You cannot make this stuff up. Even as of last summer, there were reports that gold at retail was priced at a hefty premium, often 20% or more, to professional prices. Greater convenience comes with a greater markup. The German gold vending machine reportedly update prices every few minutes and add a 30% upcharge.
The flip side is that observers who believe gold to be a good long-term bet still think a correction is overdue, given the decline in non-investment uses, meaning jewelry. Are the machines a short-term contrarian indicator?
From the Financial Times:
Germans will soon be able to sate their appetite for the yellow metal as easily as buying a chocolate bar after plans were announced on Tuesday to install gold vending machines in airports and railway stations across the country.
The venture by the TG-Gold-Super-Markt company, based near Stuttgart, aims to build on soaring retail interest…
A prototype vending machine on display in Frankfurt Airport on Tuesday appeared to be a converted version of the dispensers typically used to sell snacks. For €30 airport shoppers could buy a 1g wafer of gold, with a larger 10g bar priced on Tuesday at €245 and gold coins also on sale.
When the Financial Times bought the cheapest product it was dispensed in an oblong metal box labelled “My Golden Treasure”, with a certificate of authenticity signed by Mr Geissler but no receipt and the wrong change. Mr Geissler said he hoped to have a more advanced prototype available this month.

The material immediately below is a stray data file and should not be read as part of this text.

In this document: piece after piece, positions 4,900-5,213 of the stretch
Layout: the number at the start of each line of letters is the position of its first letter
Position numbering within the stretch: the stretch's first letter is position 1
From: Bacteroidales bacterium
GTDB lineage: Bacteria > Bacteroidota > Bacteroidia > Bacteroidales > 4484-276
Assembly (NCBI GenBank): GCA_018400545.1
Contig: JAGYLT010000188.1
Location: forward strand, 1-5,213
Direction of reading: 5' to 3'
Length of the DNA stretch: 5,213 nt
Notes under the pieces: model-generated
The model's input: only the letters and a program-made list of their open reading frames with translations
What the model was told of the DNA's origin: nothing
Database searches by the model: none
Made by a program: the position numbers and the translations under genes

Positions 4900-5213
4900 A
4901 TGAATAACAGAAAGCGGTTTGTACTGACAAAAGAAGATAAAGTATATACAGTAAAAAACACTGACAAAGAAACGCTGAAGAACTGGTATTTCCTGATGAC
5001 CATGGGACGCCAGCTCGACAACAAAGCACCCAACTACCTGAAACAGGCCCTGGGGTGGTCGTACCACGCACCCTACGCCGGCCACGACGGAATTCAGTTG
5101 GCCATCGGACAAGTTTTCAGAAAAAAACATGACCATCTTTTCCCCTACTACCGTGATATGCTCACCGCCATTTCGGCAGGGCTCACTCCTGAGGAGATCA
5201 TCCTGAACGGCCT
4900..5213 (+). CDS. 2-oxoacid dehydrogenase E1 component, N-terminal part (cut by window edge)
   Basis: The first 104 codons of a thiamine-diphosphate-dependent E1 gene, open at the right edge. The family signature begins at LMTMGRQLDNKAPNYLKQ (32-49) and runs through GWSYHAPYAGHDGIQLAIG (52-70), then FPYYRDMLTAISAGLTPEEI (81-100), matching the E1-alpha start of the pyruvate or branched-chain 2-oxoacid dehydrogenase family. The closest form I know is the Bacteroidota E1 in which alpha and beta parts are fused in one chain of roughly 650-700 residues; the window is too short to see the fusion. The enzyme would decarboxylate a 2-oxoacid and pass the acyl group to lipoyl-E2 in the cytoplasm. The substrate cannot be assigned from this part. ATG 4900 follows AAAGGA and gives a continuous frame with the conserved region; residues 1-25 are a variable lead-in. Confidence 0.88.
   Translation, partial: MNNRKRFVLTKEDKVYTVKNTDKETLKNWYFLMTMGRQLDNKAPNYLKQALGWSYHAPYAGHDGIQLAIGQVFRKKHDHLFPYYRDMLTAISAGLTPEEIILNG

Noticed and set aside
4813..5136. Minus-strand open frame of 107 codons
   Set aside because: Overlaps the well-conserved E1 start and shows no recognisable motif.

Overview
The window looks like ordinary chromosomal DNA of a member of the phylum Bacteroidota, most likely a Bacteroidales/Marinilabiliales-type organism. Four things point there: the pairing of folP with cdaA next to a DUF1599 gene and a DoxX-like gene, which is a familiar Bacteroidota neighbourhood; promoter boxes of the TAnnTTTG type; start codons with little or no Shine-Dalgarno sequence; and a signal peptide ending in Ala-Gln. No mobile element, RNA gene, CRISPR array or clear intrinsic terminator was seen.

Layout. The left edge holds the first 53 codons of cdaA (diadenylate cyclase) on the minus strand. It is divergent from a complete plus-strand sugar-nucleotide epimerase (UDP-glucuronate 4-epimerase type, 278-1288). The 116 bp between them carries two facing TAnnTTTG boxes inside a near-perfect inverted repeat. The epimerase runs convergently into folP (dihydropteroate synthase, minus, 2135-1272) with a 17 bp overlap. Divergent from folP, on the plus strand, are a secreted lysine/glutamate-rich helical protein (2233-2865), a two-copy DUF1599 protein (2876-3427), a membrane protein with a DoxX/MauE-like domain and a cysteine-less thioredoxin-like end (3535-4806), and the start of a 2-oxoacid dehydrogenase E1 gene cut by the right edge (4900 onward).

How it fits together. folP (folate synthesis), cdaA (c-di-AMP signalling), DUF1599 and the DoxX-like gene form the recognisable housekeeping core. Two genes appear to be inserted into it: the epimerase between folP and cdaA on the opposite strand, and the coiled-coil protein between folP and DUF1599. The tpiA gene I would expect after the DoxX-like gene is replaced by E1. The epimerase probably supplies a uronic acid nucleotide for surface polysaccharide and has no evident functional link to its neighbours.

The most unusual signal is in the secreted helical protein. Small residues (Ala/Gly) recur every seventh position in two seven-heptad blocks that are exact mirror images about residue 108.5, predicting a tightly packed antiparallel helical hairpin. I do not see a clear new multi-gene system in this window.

Gold prices from the machines – about 30 per cent higher than market prices for the cheapest product – will be updated every few minutes.
A camera on the machine monitors transactions for money laundering controls…
Interest in gold has soared during the financial crisis and Germany was last year the “star performer” in retail physical investment in gold – coins and bars – according to GFMS, the London-based precious metals consultancy. Retail demand reached an estimated 108 tonnes in 2008, up from 36 tonnes in 2007 and 28 tonnes in 2006.
Jens Willenbockel, an investment banker who saw the machine while passing through the airport, said he believed there could be a market. “Because of the crisis there is a lot of awareness of gold,” he said. “It is also a great gift for children – for them getting gold is like a fairytale.”